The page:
Milton among the satirists
in Changing satire
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Satire ripples across the surface of John Milton’s works but also creates deep undercurrents. Classical and contemporary forms are both important: the formal verse satire of Horace, Persius and Juvenal as well as the insult and mockery exchanged in the pamphlet wars of seventeenth-century Europe. Ranging across Milton’s career, this chapter explores the theory and practice of satire that emerges from Milton’s habits of allusion to the Latins and from his early controversies with one-time satirist Joseph Hall. Defensio Secunda receives special attention as a text that adapts an arsenal of satiric techniques to a campaign of heroic praise and justification. Reading the Defensio as an epic satire in prose offers a foundation for understanding the complex role of satire in Paradise Lost. The breadth and depth of Milton’s evolving engagement with satire shows how formative and significant this mode remained for him across an entire writing life.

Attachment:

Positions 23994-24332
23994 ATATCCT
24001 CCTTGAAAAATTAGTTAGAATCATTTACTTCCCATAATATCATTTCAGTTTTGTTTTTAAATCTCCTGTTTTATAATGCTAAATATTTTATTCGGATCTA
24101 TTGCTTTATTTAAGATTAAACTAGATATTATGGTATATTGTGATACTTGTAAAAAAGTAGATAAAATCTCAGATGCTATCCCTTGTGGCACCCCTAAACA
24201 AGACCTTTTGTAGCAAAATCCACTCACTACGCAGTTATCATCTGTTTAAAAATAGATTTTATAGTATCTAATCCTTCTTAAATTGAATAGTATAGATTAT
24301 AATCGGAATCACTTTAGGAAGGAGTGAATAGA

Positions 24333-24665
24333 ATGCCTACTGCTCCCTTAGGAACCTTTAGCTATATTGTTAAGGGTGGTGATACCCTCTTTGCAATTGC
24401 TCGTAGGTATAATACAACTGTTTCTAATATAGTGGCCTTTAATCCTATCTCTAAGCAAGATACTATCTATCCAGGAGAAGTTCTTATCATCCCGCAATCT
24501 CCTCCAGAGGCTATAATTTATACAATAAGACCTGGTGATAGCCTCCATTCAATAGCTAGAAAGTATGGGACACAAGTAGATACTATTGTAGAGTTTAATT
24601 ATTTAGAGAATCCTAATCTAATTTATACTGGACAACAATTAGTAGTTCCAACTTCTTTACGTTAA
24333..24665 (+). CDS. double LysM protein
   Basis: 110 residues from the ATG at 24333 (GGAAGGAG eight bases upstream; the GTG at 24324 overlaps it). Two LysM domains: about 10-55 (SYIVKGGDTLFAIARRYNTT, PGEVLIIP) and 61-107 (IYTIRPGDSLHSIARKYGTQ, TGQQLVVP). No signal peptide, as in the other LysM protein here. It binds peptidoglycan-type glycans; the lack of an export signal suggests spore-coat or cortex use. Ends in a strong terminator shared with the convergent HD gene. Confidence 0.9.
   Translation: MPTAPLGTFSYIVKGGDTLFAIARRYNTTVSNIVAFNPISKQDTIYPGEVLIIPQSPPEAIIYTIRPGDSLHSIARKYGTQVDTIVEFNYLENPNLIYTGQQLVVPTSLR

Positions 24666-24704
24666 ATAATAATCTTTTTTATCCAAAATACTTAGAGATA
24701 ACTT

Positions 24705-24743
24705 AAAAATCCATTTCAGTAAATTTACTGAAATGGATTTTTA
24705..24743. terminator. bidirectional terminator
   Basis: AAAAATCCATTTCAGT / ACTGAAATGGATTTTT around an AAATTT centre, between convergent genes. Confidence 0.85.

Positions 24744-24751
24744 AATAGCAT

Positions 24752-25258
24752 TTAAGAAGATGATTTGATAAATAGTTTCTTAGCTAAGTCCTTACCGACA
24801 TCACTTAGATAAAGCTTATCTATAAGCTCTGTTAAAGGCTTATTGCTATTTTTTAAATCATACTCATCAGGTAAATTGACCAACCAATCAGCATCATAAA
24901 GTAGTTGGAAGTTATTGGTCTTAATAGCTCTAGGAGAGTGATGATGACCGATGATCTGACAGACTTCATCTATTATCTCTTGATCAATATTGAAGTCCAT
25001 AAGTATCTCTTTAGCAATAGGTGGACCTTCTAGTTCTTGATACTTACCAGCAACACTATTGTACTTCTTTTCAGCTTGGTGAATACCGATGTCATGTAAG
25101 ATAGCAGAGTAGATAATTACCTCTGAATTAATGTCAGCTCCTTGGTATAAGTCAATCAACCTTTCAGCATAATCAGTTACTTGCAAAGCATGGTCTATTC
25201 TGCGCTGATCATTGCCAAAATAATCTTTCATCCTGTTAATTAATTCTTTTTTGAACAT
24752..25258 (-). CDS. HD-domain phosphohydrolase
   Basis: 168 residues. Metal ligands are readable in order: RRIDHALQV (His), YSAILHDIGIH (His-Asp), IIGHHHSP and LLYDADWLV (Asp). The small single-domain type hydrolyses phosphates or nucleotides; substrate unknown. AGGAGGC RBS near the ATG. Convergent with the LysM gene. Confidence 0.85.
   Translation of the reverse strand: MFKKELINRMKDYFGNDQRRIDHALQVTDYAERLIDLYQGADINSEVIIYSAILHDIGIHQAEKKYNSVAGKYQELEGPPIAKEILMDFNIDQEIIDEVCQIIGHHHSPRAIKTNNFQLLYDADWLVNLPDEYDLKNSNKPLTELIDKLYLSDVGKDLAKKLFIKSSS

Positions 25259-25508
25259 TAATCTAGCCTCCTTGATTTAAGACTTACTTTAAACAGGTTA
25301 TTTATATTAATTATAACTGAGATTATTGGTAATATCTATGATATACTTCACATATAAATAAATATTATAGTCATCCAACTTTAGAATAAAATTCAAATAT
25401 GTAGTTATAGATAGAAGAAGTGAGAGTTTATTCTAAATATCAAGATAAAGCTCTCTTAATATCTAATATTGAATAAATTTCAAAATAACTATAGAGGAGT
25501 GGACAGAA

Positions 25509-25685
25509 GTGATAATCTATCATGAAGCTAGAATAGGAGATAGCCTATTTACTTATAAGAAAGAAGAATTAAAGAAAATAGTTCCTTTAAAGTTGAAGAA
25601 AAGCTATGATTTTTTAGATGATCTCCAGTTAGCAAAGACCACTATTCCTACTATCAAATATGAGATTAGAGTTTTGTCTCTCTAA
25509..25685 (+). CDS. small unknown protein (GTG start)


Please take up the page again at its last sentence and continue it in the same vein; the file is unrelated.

Changing satire

Transformations and continuities in Europe, 1600–1830

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